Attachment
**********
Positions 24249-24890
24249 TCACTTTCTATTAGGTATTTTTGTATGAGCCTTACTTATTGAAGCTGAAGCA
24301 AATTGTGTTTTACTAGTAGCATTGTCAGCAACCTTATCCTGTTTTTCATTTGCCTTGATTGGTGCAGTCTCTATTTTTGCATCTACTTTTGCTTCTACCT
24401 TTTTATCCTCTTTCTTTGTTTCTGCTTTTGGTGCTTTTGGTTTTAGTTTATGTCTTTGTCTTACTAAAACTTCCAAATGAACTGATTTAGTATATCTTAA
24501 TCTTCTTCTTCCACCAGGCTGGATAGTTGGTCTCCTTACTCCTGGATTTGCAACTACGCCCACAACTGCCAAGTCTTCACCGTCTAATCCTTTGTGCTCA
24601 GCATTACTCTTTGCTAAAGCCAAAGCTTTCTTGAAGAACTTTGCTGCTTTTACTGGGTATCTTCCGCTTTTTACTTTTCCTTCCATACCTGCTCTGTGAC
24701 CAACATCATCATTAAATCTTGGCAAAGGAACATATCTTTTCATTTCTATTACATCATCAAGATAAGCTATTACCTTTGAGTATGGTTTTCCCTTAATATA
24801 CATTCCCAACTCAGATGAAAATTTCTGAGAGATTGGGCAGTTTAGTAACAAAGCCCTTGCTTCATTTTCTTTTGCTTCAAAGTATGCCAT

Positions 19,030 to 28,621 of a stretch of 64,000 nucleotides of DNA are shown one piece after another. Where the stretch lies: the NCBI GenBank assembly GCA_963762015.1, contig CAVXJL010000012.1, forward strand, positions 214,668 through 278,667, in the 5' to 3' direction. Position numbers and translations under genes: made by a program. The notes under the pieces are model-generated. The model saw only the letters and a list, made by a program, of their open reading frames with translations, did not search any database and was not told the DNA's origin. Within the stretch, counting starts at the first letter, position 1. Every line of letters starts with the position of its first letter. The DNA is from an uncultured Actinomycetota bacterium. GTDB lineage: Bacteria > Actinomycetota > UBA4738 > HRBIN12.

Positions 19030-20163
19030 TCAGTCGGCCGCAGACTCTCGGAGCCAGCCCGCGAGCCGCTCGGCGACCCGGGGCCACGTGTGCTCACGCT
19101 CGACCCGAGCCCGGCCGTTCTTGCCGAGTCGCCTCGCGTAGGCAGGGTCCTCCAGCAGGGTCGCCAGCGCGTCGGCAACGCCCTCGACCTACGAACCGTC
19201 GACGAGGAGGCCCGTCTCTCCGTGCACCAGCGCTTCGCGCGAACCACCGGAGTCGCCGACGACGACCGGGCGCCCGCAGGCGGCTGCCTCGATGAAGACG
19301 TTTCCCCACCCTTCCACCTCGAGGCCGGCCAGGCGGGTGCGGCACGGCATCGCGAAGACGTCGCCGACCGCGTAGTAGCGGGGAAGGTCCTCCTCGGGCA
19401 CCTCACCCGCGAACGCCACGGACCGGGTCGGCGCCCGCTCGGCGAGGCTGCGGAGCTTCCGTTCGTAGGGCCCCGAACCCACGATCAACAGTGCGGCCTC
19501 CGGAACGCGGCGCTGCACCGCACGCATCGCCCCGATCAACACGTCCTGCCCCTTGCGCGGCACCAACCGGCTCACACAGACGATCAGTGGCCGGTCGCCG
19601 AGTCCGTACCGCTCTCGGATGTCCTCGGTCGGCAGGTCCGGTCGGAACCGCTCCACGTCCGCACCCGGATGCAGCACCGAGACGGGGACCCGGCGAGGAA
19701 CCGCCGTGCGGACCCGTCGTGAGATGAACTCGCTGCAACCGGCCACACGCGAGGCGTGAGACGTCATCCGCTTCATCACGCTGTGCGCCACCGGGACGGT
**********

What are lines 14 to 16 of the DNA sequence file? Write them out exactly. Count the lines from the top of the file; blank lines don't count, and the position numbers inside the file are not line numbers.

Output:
19301 TTTCCCCACCCTTCCACCTCGAGGCCGGCCAGGCGGGTGCGGCACGGCATCGCGAAGACGTCGCCGACCGCGTAGTAGCGGGGAAGGTCCTCCTCGGGCA
19401 CCTCACCCGCGAACGCCACGGACCGGGTCGGCGCCCGCTCGGCGAGGCTGCGGAGCTTCCGTTCGTAGGGCCCCGAACCCACGATCAACAGTGCGGCCTC
19501 CGGAACGCGGCGCTGCACCGCACGCATCGCCCCGATCAACACGTCCTGCCCCTTGCGCGGCACCAACCGGCTCACACAGACGATCAGTGGCCGGTCGCCG